Amalfi is a UNESCO World Heritage Site, with cultural and historic significance. Small, pretty and colourful towns sit neatly on dramatic cliffs, offering scenic coastal views. It’s also very romantic: from the breathtaking views of the Mediterranean sea and colourful towns tucked into the steep hills; to the classic music concerts held at Ravello (if you’re a fan of Wagner, check out the annual outdoor concerts); to the delicious, authentic pizzas (try pizza al taglio) and gelatos; to the chic fashion boutiques (visit Positano); to the homely, traditional pottery and other mementos you can pick up to remember your trip to this magical place. It was mid April when I traveled with my Italian partner to meet family in the beautiful coast of Amalfi. We realised only when we got back from the trip that had we gone just weeks later, the weather would have been perfect. Although we encountered cold winds and overcast days during our one-week trip, we had one of our best holidays, owing to the shimmering turquoise sea on sunny days and the rich culture, food and colours of southern Italy.
Preparing for your visit
The best time of year to visit the Amalfi is in blossoming Spring! (May-June) If you go earlier, you will get grey, grey skies and cold weather, and who wants that? If you go in spring or early summer the flowers are in bloom, spreading their scent and vibrant colours far and wide.
What to pack
Good walking shoes are a must. Gear up for a lot of walking, especially if you want to explore the string of towns: Amalfi, Atrani, Maori, Minori by foot, which includes walking down narrow cobbled streets and along winding roads that overlook lemon and orange gardens above the sea. Not to mention climbing up and down steep flights of stairs daily! Pack light cardigans and jackets in case you’re outdoors and it gets chilly. You’ll also want to pack a good outfit for going out. Bring an umbrella that fits in your handbag, if you’re going in April especially – it rained sometimes during our trip.
Where to stay
We stayed at a homely, family-run B & B and were picked up at the Naples airport by the owner. Our bedroom had a stunning view of the bluest of seas. We enjoyed breakfast of freshly squeezed juice and warm croissants on the little balcony overlooking the sea. I highly recommend Pio’s B & B: ‘Eva Rooms’
. Like all places in Amalfi, there is a great deal of staircase climbing as Campania is a hilly region.
Bus rides, boat rides and tours expand your reach to must-see places like Positano, Capri islands, Ravello. And if you have the time, extend yourself to Pompeii, Sorrento and Naples as well. We didn’t have the spare time to go beyond Amalfi coast, but have heard so much about these historic cities. Speaking of missed opportunities, we nearly made it to the blue grotto, but the weather that day didn’t cooperate. The Blue grotto is a sea cave on Capri island, with a glowing blue lighting up the cavern. It’s accessible only when the tide is low, making it a rare and precious experience. To enter, you have to lie flat in the boat just until you pass though the opening. A gorgeous sight awaits you inside.
What to do
If you’re looking for a one-of-a-kind historic experience, visit Villa Cimbrone with its belvedere, Terrazzo dell’lnfinito (the Terrace of Infinity). Much to see in terms of interesting architecture, courtyards, lush gardens and poems-on-plaques. Stand on the Terrace of Infinity with an infinite stretch of blue before you, from right to left. Visit the great Cattedrale di Sant’Andrea/Duomo di Amalfi (St. Andrew’s cathedral). It’s exquisite. The square, (called ‘piazza’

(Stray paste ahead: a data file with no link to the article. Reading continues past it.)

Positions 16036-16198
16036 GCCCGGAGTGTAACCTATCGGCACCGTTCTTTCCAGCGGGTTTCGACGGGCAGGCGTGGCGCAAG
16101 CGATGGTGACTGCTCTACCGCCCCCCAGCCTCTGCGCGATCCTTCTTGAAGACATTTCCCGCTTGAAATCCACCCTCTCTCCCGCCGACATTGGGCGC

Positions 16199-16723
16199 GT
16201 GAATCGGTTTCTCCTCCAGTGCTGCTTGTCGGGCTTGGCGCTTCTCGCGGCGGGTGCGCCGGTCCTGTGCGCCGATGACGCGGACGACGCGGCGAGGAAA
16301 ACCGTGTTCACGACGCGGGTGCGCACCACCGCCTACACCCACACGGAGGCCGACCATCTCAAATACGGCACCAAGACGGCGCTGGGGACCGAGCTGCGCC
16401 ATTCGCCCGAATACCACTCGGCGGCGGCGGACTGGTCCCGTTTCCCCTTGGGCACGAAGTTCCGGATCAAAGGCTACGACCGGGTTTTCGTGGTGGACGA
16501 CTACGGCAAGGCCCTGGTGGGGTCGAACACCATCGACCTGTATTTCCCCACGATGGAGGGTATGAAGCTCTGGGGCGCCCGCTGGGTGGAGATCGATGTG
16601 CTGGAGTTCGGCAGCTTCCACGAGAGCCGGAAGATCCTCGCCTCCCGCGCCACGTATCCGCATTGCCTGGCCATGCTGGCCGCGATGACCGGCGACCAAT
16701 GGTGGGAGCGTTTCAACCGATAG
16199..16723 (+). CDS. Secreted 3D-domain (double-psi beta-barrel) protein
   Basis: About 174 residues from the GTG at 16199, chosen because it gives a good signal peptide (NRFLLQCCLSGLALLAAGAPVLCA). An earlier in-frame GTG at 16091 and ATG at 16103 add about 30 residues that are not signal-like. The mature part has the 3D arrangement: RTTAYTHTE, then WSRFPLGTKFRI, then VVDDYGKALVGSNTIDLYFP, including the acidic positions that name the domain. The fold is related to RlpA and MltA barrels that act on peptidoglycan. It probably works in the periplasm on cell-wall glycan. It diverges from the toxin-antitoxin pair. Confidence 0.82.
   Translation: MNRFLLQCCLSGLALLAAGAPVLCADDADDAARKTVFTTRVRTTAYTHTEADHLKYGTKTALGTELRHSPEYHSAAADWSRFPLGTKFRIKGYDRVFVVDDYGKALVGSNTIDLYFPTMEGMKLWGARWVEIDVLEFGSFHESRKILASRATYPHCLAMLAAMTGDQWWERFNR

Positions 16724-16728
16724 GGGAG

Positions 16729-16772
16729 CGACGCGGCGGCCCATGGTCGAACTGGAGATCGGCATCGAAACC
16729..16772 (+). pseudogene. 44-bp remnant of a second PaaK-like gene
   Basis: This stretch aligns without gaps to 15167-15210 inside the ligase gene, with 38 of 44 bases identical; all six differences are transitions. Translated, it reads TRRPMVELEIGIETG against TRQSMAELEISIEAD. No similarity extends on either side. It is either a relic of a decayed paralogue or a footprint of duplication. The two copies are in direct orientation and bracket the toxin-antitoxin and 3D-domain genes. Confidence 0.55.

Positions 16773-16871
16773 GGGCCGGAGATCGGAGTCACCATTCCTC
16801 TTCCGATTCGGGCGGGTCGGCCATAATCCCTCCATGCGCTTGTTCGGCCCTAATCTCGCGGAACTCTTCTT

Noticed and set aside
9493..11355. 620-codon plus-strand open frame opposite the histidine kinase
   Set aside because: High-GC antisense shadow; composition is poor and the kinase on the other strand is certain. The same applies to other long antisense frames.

) can be seen as you sit on the cathedral stairs. This is one of the many authentic Italian experiences of Amalfi! Savour it. Visit the piazza at night, when there is often live music played by the locals, and people appear in their balconies and windows to listen to romantic, serenade-style songs in the cool Spring air. Buy a little something to remember your trip. It could be a colourful terracotta bowl or a delicate coral rose strung on a gold-chain. You will want something to remind you of this amazingly unique experience. Fashion here is chic. Walk into any boutique and fall in love with summer dresses and floral print scarves. One of the unforgettable dining experiences I had was at the restaurants, where big families warmed up the atmosphere with cheerful smiles, loud laughter and (if you’re lucky) songs. Children’s singsong voices filled the air, without being told to be quiet. The Italian language is very musical.
Amalfi Experiences – Checklist:
-Italian pizza – the authentic, handmade, buffalo-mozzarella kind (grab pizza al taglio
for lunch) -Italian ice cream (gelato
) – don’t overdo the number of scoops, it’s SO decadent! -Buy a little something to remember your trip. -Visit as many places as you can, explore the surrounding area -Ravello’s gardens and the famous Terrace of Infinity (a panoramic view of the sea that’s pretty incredible!) -Concerts, including the Wagner open air. (Check timetables and book in advance) -Capri island, Blue Grotto (weather permitting) -Cathedral in the square (remember the sitting on the stairs bit) -Handmade Paper Museum (good for handbound notebooks, as well as loose leaf paper) –Limoncello
, a lemon drink (Probably the largest lemons I’ve seen) -Watch Amalfi painters on the beach, painting scenes live
The Art of it
It’s not surprising that the likes of composer Richard Wagner and playwright Henrik Ibsen have not only visited Amalfi, but have also worked artistically on projects during their stay. Amalfi a rare mix of beauty, seclusion, art & culture and sublime nature. So, if you’re looking for a romantic or artistic holiday in Italy, with that extra special something, the Amalfi coast might be just